Houthi missile strikes on Saudi cities ceased, and there were hopes that a truce could bring about a permanent end to Yemen’s brutal conflict.
With fewer external threats, domestic troubles that surfaced in Houthi-controlled areas – poverty, unpaid government salaries, crumbling infrastructure – led to growing disquiet over Houthi governance. Public support for the Houthis slowly eroded without an outside aggressor to blame; Houthi leaders could no longer justify the hardships in Yemen as a required sacrifice to resist foreign powers, namely Saudi Arabia and United Arab Emirates.
But Israel’s attacks in Gaza have provided renewed purpose for Houthis. Aligning with the Palestinian cause has allowed Houthis to reassert their relevance and has reenergized their fighters and leadership.
By firing missiles toward Israel, the Houthis have portrayed themselves as the lone force in the Arab Peninsula standing up to Israel, unlike regional powers such as Saudi Arabia and Egypt. The militia is presenting to Yemenis and others in the region a different face than Arab governments that have, to date, been unwilling to take strong action against Israel.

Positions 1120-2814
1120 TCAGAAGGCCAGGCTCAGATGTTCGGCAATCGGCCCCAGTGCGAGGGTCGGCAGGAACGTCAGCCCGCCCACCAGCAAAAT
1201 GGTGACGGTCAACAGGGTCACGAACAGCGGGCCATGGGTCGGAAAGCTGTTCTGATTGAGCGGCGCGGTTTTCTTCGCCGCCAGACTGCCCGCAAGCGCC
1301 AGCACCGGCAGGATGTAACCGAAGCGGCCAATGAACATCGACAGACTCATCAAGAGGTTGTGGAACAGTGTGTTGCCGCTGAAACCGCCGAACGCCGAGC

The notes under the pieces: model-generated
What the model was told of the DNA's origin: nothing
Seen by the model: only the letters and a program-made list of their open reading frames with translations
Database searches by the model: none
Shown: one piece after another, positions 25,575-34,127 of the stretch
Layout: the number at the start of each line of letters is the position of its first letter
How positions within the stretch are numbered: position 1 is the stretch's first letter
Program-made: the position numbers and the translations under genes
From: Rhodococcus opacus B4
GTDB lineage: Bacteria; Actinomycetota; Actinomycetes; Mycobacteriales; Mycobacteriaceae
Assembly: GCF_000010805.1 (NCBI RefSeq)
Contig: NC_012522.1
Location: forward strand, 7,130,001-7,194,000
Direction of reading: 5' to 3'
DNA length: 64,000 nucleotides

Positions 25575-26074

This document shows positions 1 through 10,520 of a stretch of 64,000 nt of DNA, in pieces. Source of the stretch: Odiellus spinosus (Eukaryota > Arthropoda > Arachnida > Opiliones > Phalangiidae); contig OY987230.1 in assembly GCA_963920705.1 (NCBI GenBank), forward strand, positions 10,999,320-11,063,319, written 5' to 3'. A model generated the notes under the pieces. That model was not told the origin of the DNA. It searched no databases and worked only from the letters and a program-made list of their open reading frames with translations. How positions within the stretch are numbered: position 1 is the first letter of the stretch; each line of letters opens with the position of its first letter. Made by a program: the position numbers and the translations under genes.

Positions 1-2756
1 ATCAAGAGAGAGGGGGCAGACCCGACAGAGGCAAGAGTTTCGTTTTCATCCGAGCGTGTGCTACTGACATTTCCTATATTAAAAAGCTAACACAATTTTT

In particular, Houthis are contrasting their worldview with that of Saudi Arabia, which prior to the October Hamas attack had been looking to normalize ties with Israel.
Houthi’s PR machine
The U.S. and U.K. strikes were, the governments of both countries say, in retaliation for persistent attacks by Houthis on international maritime vessels in the Red Sea and followed attempts at a diplomatic solution.
The aim is to “disrupt and degrade the Houthis’ capabilities,” according to U.S. Secretary of Defense Lloyd Austin.